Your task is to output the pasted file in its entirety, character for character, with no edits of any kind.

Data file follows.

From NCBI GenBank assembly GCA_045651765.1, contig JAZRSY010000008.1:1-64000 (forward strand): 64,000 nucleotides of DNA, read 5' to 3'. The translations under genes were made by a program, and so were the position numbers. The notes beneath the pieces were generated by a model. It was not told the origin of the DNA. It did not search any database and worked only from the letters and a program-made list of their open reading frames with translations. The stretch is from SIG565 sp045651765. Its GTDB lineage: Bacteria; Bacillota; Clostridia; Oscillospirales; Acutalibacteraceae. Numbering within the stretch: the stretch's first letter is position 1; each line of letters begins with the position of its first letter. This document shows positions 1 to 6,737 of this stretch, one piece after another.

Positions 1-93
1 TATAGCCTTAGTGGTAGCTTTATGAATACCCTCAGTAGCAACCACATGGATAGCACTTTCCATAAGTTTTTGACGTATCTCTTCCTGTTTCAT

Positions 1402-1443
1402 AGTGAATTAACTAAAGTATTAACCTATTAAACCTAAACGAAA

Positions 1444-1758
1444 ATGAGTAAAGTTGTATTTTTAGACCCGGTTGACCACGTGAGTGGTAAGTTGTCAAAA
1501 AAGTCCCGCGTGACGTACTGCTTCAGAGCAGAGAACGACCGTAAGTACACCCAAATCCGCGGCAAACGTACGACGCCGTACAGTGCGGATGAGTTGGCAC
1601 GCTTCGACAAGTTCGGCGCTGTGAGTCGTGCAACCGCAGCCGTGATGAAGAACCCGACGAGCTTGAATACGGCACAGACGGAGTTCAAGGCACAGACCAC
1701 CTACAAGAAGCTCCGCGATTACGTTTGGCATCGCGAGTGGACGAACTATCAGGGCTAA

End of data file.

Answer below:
From NCBI GenBank assembly GCA_045651765.1, contig JAZRSY010000008.1:1-64000 (forward strand): 64,000 nucleotides of DNA, read 5' to 3'. The translations under genes were made by a program, and so were the position numbers. The notes beneath the pieces were generated by a model. It was not told the origin of the DNA. It did not search any database and worked only from the letters and a program-made list of their open reading frames with translations. The stretch is from SIG565 sp045651765. Its GTDB lineage: Bacteria; Bacillota; Clostridia; Oscillospirales; Acutalibacteraceae. Numbering within the stretch: the stretch's first letter is position 1; each line of letters begins with the position of its first letter. This document shows positions 1 to 6,737 of this stretch, one piece after another.

Positions 1-93
1 TATAGCCTTAGTGGTAGCTTTATGAATACCCTCAGTAGCAACCACATGGATAGCACTTTCCATAAGTTTTTGACGTATCTCTTCCTGTTTCAT

Positions 1402-1443
1402 AGTGAATTAACTAAAGTATTAACCTATTAAACCTAAACGAAA

Positions 1444-1758
1444 ATGAGTAAAGTTGTATTTTTAGACCCGGTTGACCACGTGAGTGGTAAGTTGTCAAAA
1501 AAGTCCCGCGTGACGTACTGCTTCAGAGCAGAGAACGACCGTAAGTACACCCAAATCCGCGGCAAACGTACGACGCCGTACAGTGCGGATGAGTTGGCAC
1601 GCTTCGACAAGTTCGGCGCTGTGAGTCGTGCAACCGCAGCCGTGATGAAGAACCCGACGAGCTTGAATACGGCACAGACGGAGTTCAAGGCACAGACCAC
1701 CTACAAGAAGCTCCGCGATTACGTTTGGCATCGCGAGTGGACGAACTATCAGGGCTAA